Brice (Borach), Fanny

views updated


BRICE (Borach), FANNY (1891–1951), U.S. actress and singer. Born in New York, Brice made her first appearance at the age of 14, eventually becoming a leading comedienne of stage, screen, and radio. She had a gift for mime and satire, and was noted for songs with a Brooklyn accent.

Brice was the third child of relatively well-to-do saloon owners of Hungarian descent. Her first amateur appearance was in a talent contest at Keeney's vaudeville theatre in Brooklyn, where she won first prize.

In 1910 Florenz Ziegfeld heard her singing in a burlesque house and made her a headliner in his Follies of that year. From then on, she appeared in almost every annual production of the Ziegfeld Follies until 1924. In 1910 she was asked to appear at the College Girls, a major New York theater, and perform in a benefit. Needing some original material to sing, she went straight to her long-time friend Irving Berlin. He wrote several special numbers for her, including "Sadie Salome, Go Home." When he played it for her, he insisted that a Yiddish accent was needed to render it. Although Brice did not know any Yiddish, it soon became her trademark dialect. But Brice attained real stardom with the song "My Man." Already famous as a comedian, she introduced the poignant ballad in the 1921 edition of the Follies. On a trip to Paris, Ziegfeld had bought the rights to a heartbreaking chanson called "Mon Homme" and had English lyrics written for it. Brice wanted to play it for comic effect, but Ziegfeld knew that she had the pathos to sing it from the heart. The song became her cachet. Other songs identified with Brice were "Second Hand Rose," "I Should Worry," and "Rose of Washington Square."

Belasco's Broadways production Fanny (1926), starring Brice, marked another high point of her career.

And, in Billy Rose's Broadway musical revue Crazy Quilt (1931), she introduced the character of Baby Snooks, a mischievous toddler she had first played in vaudeville. That character later became a Follies favorite. From the late 1930s until her death, she had her own radio show, featuring her as the bratty baby. Brice also appeared in several motion pictures: My Man (1928), Night Club (1929), Be Yourself! (1930), The Man from Blankley's (1930), The Great Ziegfeld (1936), Everybody Sing (1938), and Ziegfeld Follies (1946).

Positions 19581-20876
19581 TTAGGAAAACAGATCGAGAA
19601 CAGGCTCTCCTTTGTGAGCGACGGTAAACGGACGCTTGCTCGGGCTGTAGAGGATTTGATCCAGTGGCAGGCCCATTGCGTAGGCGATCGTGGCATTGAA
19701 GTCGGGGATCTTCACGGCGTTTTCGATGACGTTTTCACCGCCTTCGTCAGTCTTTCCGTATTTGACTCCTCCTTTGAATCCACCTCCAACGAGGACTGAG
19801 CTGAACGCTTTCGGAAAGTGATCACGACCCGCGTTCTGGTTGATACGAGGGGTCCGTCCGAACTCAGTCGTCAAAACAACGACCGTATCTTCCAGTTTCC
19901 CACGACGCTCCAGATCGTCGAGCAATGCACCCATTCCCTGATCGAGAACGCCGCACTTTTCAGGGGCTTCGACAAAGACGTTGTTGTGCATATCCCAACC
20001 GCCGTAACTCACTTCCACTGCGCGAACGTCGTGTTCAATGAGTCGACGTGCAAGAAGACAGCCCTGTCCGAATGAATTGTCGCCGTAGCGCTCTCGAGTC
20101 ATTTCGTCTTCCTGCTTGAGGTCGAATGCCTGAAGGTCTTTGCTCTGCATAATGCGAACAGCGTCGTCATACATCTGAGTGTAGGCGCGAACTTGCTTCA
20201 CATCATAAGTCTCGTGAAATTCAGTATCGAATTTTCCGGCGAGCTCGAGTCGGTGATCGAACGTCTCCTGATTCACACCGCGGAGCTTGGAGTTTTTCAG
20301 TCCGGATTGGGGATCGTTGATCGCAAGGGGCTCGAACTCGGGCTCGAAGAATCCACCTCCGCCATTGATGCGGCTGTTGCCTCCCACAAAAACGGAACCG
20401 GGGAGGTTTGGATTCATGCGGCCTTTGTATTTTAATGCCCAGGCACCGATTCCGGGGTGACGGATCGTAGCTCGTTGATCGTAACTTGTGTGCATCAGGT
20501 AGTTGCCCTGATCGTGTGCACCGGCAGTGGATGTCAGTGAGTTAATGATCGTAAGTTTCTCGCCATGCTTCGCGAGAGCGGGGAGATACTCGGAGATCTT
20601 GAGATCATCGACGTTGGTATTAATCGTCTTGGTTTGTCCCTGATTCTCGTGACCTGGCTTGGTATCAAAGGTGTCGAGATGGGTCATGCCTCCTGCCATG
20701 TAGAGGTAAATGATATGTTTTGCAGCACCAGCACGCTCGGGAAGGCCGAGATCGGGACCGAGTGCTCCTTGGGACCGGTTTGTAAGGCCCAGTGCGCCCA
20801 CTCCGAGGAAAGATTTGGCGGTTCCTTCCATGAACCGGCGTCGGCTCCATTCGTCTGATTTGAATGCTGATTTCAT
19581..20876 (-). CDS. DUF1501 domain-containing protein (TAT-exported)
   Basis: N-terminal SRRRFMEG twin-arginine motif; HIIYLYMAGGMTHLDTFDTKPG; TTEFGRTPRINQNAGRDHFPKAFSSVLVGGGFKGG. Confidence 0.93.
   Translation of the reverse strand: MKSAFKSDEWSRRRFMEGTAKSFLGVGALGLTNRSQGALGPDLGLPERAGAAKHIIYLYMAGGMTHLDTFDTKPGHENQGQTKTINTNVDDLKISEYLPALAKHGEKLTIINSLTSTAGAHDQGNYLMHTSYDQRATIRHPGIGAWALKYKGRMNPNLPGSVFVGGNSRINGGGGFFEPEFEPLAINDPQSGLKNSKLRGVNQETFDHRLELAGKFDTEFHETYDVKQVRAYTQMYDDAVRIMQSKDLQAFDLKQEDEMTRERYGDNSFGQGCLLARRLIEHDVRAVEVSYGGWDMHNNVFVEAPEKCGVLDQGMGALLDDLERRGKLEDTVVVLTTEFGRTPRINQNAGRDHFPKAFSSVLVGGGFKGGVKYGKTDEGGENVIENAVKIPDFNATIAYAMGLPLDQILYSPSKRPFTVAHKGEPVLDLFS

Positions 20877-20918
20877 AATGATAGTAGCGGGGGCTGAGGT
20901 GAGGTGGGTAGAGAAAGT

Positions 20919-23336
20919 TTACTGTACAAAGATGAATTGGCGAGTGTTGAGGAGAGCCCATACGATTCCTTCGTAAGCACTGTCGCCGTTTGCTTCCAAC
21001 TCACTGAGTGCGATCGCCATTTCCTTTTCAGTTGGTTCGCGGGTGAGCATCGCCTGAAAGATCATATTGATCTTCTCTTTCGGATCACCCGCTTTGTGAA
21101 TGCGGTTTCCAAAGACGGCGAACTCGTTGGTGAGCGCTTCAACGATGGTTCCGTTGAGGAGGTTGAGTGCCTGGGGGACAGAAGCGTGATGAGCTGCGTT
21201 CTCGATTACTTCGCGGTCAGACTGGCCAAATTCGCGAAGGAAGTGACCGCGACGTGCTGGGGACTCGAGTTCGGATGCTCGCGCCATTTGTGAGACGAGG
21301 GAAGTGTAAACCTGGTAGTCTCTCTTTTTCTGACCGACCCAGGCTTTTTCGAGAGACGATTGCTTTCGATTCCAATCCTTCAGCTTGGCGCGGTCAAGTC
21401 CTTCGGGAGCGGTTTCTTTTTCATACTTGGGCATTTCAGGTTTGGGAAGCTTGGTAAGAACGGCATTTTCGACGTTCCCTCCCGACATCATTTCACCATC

Brice first met the notorious Julius (Nick) Arnstein in Baltimore while on tour in the Shubert Brothers' 1912 revue Whirl of Society. At the time, he was betting on horses under the name Nick Arnold, one of his many aliases to cover his criminal record of international swindling. They married in 1919, after waiting seven years for his divorce to come through. Shortly after they met, he went to jail for wiretapping, and Brice visited him every week in Sing Sing prison. In 1920 he and several other hoodlums stole $5 million worth of Wall Street securities. After remaining in hiding for four months, he surrendered to the authorities but fought the charges in court for four years. Ultimately, a federal court sent him to Leavenworth prison for 14 months. Upon his release in 1927 Arnstein ran off, abandoning Brice and their two children and leaving her no recourse but to divorce him. In 1929 she married Broadway producer/lyricist Billy Rose; the marriage ended in divorce in 1938.

Brice's fame has lived on for decades through the Broadway musical Funny Girl (1966) and the films Funny Girl (1968) and Funny Lady (1975), loosely based on her life.


N. Katkov, The Fabulous Fanny (1953); B.G. Grossman, Funny Woman: The Life and Times of Fanny Brice (1991); H. Goldman, Fanny Brice: The Original Funny Girl (1992)

[Ruth Beloff (2nd ed.)]